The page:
Each year Nikon runs their “Small World in Motion” competition, selecting favorite movies or digital time lapse series taken through microscopes. Winners, “are judged on the basis of originality, informational content, technical proficiency and visual impact.” As a former bio-imager, the leaps in technology continue to astound me, and this year’s set of winning videos are gorgeous (last year’s here, and 2015’s here).

The winning entry, from Philippe P. Laissue, shows an emerging coral polyp surrounded by algae:


After years spent developing live cell imaging methods for mouse embryos, the 5th place movie, from Kate McDole and Phillip Keller is a great example of how far imaging technologies have come since my primitive laboratory days. Beautiful stuff.

David Crotty

David Crotty

David Crotty is a Senior Consultant at Clarke & Esposito, a boutique management consulting firm focused on strategic issues related to professional and academic publishing and information services. Previously, David was the Editorial Director, Journals Policy for Oxford University Press. He oversaw journal policy across OUP’s journals program, drove technological innovation, and served as an information officer. David acquired and managed a suite of research society-owned journals with OUP, and before that was the Executive Editor for Cold Spring Harbor Laboratory Press, where he created and edited new science books and journals, along with serving as a journal Editor-in-Chief. He has served on the Board of Directors for the STM Association, the Society for Scholarly Publishing and CHOR, Inc., as well as The AAP-PSP Executive Council. David received his PhD in Genetics from Columbia University and did developmental neuroscience research at Caltech before moving from the bench to publishing.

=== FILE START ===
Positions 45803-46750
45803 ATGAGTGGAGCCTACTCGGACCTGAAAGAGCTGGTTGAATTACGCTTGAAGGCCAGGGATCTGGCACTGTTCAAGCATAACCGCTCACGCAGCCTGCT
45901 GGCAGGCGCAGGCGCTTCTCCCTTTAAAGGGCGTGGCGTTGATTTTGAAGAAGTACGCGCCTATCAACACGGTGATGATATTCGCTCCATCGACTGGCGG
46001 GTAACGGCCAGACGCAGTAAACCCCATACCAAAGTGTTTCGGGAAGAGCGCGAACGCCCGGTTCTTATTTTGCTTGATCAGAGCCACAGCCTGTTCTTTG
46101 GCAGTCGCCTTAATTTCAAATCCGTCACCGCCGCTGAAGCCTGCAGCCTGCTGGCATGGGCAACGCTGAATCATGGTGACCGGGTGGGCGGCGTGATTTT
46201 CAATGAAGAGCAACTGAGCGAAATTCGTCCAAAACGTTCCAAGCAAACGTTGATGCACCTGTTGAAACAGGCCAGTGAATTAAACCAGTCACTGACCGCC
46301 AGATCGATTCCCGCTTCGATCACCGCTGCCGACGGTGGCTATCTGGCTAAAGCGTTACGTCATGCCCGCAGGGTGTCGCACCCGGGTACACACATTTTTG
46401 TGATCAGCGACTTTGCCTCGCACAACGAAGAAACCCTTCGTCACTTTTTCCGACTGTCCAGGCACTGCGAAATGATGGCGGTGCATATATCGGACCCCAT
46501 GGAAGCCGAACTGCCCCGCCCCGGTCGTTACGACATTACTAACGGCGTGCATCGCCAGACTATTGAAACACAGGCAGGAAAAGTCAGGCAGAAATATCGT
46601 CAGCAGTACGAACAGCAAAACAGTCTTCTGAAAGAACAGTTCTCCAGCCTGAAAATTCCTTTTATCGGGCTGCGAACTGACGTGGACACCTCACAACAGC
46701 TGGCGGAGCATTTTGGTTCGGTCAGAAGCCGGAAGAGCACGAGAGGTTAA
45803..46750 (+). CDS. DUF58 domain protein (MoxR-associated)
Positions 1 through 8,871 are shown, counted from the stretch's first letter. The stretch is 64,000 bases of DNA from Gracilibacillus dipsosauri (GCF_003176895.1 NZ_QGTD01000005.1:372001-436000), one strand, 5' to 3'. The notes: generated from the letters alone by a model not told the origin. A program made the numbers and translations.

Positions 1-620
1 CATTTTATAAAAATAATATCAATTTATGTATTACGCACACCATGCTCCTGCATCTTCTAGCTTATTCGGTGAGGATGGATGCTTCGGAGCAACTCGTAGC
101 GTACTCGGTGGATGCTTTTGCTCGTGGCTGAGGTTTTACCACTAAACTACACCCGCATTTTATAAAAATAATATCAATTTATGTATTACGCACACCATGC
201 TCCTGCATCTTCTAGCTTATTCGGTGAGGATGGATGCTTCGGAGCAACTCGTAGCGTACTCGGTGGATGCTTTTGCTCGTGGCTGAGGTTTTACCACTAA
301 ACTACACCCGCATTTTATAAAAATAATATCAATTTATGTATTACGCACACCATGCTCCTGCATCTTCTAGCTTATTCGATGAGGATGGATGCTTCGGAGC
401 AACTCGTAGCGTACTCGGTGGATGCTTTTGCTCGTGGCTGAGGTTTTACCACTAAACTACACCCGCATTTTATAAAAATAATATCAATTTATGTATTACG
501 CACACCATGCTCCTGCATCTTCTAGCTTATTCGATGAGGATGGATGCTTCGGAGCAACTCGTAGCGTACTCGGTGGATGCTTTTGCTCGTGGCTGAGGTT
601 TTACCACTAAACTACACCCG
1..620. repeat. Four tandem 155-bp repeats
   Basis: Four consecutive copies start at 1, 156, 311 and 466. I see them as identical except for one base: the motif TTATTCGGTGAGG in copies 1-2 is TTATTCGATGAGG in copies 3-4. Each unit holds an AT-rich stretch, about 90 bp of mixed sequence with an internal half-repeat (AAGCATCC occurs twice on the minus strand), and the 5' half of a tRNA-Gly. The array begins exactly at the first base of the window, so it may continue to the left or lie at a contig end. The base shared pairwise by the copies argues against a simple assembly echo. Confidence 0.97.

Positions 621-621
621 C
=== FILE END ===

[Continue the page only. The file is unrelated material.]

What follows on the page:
1 Thought on "The Marvelous Microscopic World in Motion"

Well, now that I know moss piglets can be cannibals, I’ve lost all remaining hope for the world.

Comments are closed.